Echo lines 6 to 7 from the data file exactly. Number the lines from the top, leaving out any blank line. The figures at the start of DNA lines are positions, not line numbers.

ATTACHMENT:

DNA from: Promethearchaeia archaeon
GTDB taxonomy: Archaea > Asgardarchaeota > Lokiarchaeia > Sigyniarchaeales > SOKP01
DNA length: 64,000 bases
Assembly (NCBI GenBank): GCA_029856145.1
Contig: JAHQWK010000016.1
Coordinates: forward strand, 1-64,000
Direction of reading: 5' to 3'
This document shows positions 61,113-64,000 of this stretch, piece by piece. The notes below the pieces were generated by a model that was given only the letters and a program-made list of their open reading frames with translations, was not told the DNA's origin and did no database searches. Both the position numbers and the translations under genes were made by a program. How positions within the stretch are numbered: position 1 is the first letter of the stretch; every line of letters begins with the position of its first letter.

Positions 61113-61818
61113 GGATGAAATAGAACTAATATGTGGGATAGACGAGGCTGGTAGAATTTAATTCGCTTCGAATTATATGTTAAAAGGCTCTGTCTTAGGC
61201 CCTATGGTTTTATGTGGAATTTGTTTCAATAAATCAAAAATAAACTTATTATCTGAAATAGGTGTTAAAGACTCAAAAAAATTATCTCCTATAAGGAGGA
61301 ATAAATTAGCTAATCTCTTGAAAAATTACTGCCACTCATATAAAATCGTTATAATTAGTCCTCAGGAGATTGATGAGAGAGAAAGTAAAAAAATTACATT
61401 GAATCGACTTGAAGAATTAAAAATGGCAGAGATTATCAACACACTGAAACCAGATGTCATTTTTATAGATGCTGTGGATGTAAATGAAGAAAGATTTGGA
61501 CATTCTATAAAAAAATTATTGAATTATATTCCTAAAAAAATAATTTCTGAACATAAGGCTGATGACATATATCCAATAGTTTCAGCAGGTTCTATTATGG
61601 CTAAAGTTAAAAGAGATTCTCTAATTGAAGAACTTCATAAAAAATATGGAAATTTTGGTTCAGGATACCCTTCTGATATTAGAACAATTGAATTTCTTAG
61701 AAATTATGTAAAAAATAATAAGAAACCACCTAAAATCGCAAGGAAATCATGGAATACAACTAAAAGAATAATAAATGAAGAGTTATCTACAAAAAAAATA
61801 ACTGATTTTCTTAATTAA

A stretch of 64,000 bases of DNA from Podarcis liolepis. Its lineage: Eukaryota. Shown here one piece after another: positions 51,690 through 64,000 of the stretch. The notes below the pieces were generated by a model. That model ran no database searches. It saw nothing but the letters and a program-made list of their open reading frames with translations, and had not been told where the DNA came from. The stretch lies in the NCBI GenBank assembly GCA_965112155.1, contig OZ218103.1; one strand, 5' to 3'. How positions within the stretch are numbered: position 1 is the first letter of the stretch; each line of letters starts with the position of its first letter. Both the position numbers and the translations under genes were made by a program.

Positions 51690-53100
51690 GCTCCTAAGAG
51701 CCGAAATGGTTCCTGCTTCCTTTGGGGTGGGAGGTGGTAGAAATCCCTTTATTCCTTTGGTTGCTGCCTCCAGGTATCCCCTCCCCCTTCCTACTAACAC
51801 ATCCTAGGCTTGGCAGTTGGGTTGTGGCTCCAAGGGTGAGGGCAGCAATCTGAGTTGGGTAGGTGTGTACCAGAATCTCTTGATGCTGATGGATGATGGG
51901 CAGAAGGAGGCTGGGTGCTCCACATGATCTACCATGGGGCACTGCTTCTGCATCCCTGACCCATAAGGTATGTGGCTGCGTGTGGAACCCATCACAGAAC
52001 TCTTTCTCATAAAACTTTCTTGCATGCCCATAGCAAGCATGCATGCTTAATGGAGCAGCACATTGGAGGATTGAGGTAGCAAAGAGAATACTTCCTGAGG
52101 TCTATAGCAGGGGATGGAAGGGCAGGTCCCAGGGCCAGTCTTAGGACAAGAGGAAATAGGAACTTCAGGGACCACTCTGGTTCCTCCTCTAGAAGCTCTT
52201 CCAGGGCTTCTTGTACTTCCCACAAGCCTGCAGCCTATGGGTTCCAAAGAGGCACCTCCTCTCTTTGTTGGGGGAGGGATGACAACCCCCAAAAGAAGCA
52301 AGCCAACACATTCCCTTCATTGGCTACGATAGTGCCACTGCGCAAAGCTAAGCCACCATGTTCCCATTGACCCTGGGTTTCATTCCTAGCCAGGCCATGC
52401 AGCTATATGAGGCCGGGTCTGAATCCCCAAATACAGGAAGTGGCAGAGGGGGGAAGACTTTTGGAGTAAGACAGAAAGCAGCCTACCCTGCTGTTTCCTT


Coordinates: forward strand, 1-64,000
Direction of reading: 5' to 3'